PatientCare, Volume 12: Page 82-85, 15 March 1978.
The following directions are provided for conduct of circumcision operations with the GOMCO clamp:
The Gomco Technique
Stretch the preputial opening.
Break preputial adhesions [synechial membrane] so that the foreskin is completely retractile. [Fig. A above.]
Retract the foreskin until you can see the corona. Check the glans for any hidden adhesions.
Apply a small amount of lubricant such as K-Y Jelly to the glans so it won't stick to the inside of the bell.
Apply the bell-shaped plunger over the glans. [Fig. B above.] The bell should fit easily over the glans so they cover the corona. Too small a bell may injure the glans and fail to protect the corona. If stretching the preputial opening does not allow the bell to be inserted in the preputial space and entirely cover the glans, a dorsal slit may be necessary.
Pull the prepuce over the bell. [Fig. C above.] The foreskin should not be stretched or pulled too snugly over the bell. If it's pulled up too tightly, it's possible to remove too much shaft skin or to pull the urethra up so you get a tangential cut through the urethra as well as the skin.
Judge the amount of the shaft skin left below the corona; the skin should be relaxed and supple.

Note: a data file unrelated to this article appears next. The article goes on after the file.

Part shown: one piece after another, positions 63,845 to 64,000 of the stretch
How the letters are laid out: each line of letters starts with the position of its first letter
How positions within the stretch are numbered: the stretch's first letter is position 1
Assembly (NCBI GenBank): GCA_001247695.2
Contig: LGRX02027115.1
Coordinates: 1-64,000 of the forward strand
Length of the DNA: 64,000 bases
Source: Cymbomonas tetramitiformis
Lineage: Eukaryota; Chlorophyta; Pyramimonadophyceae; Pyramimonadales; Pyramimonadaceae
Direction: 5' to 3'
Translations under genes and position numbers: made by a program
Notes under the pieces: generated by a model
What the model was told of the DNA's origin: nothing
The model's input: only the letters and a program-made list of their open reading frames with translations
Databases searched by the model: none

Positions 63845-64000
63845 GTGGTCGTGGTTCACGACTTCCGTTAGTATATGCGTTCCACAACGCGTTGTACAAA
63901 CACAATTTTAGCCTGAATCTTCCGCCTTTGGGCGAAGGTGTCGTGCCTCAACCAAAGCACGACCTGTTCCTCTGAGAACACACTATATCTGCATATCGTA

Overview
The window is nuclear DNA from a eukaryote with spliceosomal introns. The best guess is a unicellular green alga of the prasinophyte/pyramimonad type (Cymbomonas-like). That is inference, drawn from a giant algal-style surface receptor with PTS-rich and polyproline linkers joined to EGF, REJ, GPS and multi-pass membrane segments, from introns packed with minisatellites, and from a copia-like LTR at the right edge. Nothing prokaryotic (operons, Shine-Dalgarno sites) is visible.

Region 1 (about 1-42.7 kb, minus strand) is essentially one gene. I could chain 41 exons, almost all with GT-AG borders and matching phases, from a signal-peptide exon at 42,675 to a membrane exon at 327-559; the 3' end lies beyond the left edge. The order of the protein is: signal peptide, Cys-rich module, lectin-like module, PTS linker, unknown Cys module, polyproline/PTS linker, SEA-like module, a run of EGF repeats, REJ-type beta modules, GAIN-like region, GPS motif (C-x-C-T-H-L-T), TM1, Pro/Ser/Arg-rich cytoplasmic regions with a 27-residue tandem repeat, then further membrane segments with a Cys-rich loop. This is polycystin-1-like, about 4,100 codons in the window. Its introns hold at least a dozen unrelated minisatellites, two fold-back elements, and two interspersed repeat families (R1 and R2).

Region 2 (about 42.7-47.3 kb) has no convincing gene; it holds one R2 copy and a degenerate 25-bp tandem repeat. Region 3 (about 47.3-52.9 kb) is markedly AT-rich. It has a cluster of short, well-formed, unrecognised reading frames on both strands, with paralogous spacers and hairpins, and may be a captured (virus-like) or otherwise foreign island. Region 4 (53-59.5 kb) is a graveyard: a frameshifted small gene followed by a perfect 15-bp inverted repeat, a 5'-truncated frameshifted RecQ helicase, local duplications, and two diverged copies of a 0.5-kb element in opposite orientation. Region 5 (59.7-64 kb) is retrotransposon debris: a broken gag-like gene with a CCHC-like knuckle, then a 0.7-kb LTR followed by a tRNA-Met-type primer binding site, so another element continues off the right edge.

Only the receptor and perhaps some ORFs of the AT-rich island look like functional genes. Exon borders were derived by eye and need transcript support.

After you're sure of the dimensions, apply the plate of the clamp at the level of the corona. [Fig. D above]
With everything in proper alignment, tighten the clamp. This squeezes the prepuce between the bell and the clamp to make it blood-free. Be sure the weight of the clamp doesn't distort the anatomy so there isn't a proper amount of skin in the clamp.
Make a circumferential incision with a cold knife, not an electrosurgical instrument. [Fig. E above]
Leave the clamp in place at least five minutes to allow clotting and coagulation to occur.
Remove the clamp and apply antiseptic ointment (Betadine) to the crush line. Apply a light dressing or loin cloth arrangement to keep the ointment from rubbing off.
If you remove the clamp prematurely, the crushed edges may separate and bleeding will occur. When this occurs, suture the mucocutaneous margin, being careful to avoid deep sutures that might penetrate the urethra. If the whole edge separates, treat as a freehand circumcision, placing quadrant sutures and sewing between them with fine stitches.
Have the baby watched overnight for any signs of bleeding.
If late separation occurs, it's best to keep the wound clean and let it heal secondarily rather than try to suture it and risk development of stricture or fistula. Skin of this area tends to re-epethelialize rapidly.
This article was published at a time when most doctors still believed the myth that newborn babies could not feel pain. Consequently, it says nothing about the extreme pain, stress, and trauma produced by the above described crushing and cutting procedure.
The Gomco Technique. Patient Care 1978;12 (Mar 15):82-85.
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